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· American
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"You know what protects your hearing better than a silencer? Ear plugs."
- Americans for a Responsible Solution, in a tweet, March 13

"When someone gets shot by a gun with a silencer, it's quiet. Witnesses might not hear. Police will be less likely to track down the shooter."
- Sen. Kirsten Gillibrand (D-N.Y.), in a [URL="]tweet[/URL], March 14

Is how the Washington Post article starts. It then goes on to do fact checking on each assertion above.

Funny thing, the article concludes with some rational and reasonable statements:

The Pinocchio Test
We can understand the irritation of gun-control advocates about legislation with a benign-sounding name such as the Hearing Protection Act. Clearly the main impact of the measure would be to loosen restrictions on the purchase of suppressors that have been in place for decades. It would be better called the Paperwork Reduction Act, especially because the use of suppressors does not mitigate the need for hearing protection.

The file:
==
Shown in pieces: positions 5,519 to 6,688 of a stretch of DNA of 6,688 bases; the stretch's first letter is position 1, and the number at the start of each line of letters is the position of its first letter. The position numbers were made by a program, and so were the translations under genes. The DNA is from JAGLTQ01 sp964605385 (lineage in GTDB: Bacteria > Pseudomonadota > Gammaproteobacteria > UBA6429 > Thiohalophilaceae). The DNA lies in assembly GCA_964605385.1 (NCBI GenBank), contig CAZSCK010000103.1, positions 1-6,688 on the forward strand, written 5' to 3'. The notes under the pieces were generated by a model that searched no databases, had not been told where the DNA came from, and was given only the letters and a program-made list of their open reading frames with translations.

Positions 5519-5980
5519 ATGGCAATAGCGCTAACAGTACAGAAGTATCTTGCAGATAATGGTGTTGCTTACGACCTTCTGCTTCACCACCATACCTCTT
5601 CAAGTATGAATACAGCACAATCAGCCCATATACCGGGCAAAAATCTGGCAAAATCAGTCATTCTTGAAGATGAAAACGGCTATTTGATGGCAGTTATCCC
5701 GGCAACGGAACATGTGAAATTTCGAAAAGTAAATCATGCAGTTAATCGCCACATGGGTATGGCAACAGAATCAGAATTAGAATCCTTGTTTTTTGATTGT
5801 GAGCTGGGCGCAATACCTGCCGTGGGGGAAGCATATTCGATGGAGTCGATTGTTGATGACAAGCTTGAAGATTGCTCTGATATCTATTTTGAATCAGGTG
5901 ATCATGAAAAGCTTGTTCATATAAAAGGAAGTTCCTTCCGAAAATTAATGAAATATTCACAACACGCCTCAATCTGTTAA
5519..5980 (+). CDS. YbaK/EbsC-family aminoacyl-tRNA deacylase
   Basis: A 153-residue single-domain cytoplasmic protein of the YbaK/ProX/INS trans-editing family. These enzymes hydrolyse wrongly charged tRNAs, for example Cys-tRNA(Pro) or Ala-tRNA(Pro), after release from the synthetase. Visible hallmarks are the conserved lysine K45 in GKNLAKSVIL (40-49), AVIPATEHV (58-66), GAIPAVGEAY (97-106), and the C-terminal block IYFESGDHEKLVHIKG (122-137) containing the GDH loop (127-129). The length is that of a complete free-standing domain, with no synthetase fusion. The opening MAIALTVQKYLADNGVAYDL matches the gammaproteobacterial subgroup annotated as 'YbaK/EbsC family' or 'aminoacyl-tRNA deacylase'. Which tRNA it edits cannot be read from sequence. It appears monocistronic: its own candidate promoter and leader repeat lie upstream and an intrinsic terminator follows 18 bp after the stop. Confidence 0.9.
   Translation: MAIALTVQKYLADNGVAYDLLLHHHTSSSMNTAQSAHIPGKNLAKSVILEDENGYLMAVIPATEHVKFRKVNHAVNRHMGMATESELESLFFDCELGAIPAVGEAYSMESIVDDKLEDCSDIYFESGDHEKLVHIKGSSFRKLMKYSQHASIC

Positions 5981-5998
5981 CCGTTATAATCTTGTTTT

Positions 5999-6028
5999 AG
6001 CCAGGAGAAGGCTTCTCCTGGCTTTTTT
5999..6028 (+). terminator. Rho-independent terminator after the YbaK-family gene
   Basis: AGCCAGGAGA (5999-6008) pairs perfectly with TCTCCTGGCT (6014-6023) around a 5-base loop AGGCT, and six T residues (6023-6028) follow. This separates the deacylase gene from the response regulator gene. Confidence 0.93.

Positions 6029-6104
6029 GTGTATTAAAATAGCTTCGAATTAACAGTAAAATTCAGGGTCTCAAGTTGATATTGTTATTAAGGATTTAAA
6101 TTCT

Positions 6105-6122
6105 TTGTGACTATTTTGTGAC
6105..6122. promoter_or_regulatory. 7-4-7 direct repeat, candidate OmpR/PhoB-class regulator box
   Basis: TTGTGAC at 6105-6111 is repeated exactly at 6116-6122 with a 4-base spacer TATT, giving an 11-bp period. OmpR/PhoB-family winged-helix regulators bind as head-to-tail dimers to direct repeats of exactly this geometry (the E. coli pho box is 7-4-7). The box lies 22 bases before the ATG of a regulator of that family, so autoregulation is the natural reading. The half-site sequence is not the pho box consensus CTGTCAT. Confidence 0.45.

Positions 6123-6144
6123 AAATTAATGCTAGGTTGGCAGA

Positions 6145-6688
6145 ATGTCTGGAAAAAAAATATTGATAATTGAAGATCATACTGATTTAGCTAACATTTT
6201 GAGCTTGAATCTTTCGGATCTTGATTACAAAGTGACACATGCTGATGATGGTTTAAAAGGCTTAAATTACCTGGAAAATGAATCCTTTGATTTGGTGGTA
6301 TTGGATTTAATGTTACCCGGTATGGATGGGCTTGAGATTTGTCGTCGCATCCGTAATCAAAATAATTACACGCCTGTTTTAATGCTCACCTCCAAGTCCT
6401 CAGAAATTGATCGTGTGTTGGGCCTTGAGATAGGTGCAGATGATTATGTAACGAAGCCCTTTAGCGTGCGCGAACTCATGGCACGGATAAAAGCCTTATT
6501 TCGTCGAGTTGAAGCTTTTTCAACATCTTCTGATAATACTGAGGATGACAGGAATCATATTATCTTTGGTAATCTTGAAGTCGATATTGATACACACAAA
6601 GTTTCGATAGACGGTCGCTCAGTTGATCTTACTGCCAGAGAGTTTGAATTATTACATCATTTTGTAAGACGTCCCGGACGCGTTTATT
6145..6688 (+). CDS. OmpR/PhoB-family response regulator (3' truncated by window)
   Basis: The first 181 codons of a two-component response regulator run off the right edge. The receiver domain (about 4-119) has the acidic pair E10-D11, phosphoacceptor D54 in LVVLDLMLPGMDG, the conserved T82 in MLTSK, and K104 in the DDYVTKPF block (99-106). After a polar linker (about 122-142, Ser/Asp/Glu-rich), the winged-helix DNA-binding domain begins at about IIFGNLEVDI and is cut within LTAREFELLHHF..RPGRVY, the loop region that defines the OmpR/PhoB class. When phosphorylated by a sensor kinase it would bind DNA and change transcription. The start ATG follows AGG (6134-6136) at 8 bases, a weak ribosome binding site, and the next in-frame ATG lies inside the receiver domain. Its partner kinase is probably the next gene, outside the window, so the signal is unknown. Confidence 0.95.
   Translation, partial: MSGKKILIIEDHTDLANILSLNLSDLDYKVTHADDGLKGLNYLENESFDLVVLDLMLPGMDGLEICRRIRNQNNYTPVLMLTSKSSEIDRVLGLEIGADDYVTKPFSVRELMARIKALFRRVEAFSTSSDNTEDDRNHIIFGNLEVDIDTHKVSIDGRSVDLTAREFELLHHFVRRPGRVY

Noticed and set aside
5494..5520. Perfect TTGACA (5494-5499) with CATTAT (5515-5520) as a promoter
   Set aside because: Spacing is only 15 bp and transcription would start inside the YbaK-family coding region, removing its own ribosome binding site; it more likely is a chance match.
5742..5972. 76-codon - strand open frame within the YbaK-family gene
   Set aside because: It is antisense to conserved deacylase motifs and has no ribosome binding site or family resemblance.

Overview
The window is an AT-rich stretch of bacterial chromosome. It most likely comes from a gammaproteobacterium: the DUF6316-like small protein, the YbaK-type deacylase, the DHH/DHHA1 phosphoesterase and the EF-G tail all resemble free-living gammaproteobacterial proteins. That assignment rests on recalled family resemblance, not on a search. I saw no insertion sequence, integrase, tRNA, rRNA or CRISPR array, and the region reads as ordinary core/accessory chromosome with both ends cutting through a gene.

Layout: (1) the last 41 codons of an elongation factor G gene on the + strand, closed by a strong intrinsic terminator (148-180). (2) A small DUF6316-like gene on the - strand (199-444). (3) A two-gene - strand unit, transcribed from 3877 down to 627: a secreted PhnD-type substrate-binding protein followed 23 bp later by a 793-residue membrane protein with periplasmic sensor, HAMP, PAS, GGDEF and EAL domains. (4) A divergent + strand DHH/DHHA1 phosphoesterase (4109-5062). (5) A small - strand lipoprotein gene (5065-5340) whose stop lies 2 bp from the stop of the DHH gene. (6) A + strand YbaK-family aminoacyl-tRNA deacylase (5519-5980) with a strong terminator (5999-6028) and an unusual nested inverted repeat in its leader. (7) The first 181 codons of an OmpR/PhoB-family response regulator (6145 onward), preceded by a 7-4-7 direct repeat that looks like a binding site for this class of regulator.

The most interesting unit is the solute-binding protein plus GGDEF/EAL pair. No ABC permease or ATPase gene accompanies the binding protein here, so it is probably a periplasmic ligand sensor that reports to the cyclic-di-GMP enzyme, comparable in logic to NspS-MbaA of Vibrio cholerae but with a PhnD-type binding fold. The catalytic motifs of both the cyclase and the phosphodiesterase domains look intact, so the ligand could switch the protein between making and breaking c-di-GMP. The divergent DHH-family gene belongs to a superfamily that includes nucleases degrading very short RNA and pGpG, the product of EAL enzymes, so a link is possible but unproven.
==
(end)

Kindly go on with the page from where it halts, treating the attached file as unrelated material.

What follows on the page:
But that title does not give opponents the liberty to stretch the facts.
It's debatable that ear plugs protect ears better than a suppressor - and meanwhile, no self-respecting gun owner would use an AR-15 rifle without ear protection, even if he or she had a suppressor. Certainly the two in combination would provide better ear protection than one type alone, especially because the NRR of earplugs in regular use is probably overstated. So ARS's tweet is rather misleading.

In the meantime, although the popular name of this accessory is a silencer, foes of the law such as Gillibrand should not use misleading terms such as "quiet" to describe the sound made by a high-powered weapon with a suppressor attached. We wavered between Two and Three Pinocchios, but finally tipped to Three. There is little that's quiet about a firearm with a silencer, unless one also thinks a jackhammer is quiet.
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